Median CEO pay crosses $10 million in 2013

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  • Howard Beal Provo, UT
    May 28, 2014 6:28 p.m.

    Baseball Hall of Famer Ted Williams actually gave back some of his salary once because he felt he didn't deserve it. But that was long ago with a generation that was a bit tougher than what we have now generally....

  • Chris B Salt Lake City, UT
    May 28, 2014 3:53 p.m.


    Well said!

    However, there is no reason to only include well paid people in this mandatory payback plan.

    LDS lib wants people to be forced to give back the money they were given if they didn't perform like they were paid to do. She says that she's ok with people making a lot if they did indeed do a good job then the high wages are fine.

    So lets make it equal for everyone - from now on anyone who doesn't perform as they were supposed to has to give back all the money they made.

  • JoeCapitalist2 Orem, UT
    May 28, 2014 1:19 p.m.

    LDS Liberal:

    Are you also going to demand that highly paid actors have to pay back their millions when their blockbuster movie flops at the box office?

    Should highly paid athletes have to pay back their salaries if they fail to take their team through the playoffs?

    Should authors and musicians have to give it all back if their books and albums don't sell well (assuming the publisher or label gave them money up front)?

    Why does the left only cry about outrageous salaries from corporate CEOs and no one else?

  • RedShirt USS Enterprise, UT
    May 28, 2014 12:32 p.m.

    Before you anti-CEO people post any more, lets look at the data from all CEOs, not just the super stars.

    The average for all CEOs for total compensation is $370,000/yr. That is it. This article is like comparing Tom Cruz's income to anybody on the cast at the Desert Star.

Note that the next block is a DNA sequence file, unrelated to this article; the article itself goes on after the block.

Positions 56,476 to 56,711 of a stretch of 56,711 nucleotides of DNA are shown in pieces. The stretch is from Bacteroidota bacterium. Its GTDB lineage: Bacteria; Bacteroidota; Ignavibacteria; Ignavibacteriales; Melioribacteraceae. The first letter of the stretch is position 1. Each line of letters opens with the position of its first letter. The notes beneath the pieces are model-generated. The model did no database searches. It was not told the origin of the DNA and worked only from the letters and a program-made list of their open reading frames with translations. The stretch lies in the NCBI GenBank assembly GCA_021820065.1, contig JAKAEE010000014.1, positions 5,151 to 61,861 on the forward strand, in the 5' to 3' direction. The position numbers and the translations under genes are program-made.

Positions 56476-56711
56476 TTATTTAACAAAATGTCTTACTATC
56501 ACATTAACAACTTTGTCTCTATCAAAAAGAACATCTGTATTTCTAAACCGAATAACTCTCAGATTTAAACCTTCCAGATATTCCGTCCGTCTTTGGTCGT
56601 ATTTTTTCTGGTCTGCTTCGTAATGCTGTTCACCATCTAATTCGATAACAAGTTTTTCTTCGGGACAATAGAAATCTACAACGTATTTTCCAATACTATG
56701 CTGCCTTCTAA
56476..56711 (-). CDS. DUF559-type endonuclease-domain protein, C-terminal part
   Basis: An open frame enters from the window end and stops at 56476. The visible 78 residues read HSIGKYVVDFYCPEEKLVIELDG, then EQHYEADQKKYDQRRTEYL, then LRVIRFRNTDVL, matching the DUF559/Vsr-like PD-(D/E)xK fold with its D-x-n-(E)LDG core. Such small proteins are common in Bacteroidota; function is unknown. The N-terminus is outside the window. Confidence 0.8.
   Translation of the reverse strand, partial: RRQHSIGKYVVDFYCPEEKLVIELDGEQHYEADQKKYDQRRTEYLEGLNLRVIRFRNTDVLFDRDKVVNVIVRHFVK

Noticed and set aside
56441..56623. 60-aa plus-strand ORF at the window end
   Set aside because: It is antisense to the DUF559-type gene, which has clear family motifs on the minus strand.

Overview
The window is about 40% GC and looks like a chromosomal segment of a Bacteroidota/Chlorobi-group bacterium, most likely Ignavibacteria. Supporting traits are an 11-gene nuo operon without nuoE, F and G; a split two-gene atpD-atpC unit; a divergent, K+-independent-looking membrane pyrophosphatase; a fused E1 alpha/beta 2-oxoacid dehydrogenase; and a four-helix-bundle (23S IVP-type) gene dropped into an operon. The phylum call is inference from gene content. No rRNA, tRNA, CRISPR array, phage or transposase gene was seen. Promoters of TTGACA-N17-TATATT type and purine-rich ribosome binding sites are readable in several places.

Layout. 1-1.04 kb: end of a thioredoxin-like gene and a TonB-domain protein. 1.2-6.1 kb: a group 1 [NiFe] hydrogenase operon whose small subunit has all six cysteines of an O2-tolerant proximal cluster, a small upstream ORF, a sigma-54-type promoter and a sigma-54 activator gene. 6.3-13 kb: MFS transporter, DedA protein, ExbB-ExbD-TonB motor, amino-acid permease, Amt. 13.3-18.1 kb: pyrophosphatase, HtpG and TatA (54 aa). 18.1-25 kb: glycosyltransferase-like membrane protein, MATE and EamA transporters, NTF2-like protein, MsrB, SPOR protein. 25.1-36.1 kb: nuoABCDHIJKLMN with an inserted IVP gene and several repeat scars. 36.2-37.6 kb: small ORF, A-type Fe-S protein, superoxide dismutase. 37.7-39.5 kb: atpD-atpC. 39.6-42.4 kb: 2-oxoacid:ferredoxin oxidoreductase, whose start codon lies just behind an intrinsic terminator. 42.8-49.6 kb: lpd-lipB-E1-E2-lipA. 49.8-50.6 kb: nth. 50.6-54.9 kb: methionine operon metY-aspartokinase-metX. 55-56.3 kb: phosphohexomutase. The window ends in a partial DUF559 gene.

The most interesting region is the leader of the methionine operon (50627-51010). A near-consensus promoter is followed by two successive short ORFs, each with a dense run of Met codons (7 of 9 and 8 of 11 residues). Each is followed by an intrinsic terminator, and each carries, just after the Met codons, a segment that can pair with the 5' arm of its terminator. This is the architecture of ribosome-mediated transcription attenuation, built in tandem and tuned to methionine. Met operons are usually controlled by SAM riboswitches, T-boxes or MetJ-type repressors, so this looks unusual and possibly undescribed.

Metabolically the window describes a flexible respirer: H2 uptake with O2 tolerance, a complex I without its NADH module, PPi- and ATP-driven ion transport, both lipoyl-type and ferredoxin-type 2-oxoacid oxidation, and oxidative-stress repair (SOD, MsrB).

The average CEO is not making millions each year. Yes they do well, but as long as they are successful the employees still have jobs and the investors (owners) do well also.

  • Chris B Salt Lake City, UT
    May 28, 2014 9:08 a.m.

    @LDS lib,

    I'll start demanding a rich CEO pay back his 10 million if he didn't perform well when you start demanding the person who makes $30,000 pay back all his/her money if he/she didn't perform well

    Pot meet kettle

  • LDS Liberal Farmington, UT
    May 28, 2014 8:01 a.m.

    OK -- I'll play Republican here for a minute,
    and agree that if a CEO earns $10 million for doing a good job - that's fine,


    What about those who run them into the ground and STILL walked away with $Millions!

    I think every CEO who's company lost money during the recession,
    should be forced to pay every cent back onto America's economy.

    You can't have your cake and eat it too!
    But that is precisely what CEO capitialists have going for them,
    that the rest of us do not.

  • Ranch Here, UT
    May 28, 2014 7:42 a.m.

    A company can function for a while without a CEO, but let the people who actually make the widgets stop making widgets for a while and see how well the company does.

  • FT1/SS Virginia Beach, VA
    May 28, 2014 7:41 a.m.

    As long as they deal in honest business practices, I have no problem with CEO'S making a fortune. Currently reading "The Mormon Way of Doing Business", about CEO's from the church. Those guys work very hard! I agree with Chris B "Only a lazy person would blame their own financial situation on that of a rich person".

  • Spoc Ogden, UT
    May 27, 2014 10:46 p.m.

    A few years ago I was approached by door to door salesmen wanting to replace my windows. Although the windows were similar, the installation cost was considerably higher for one than the other.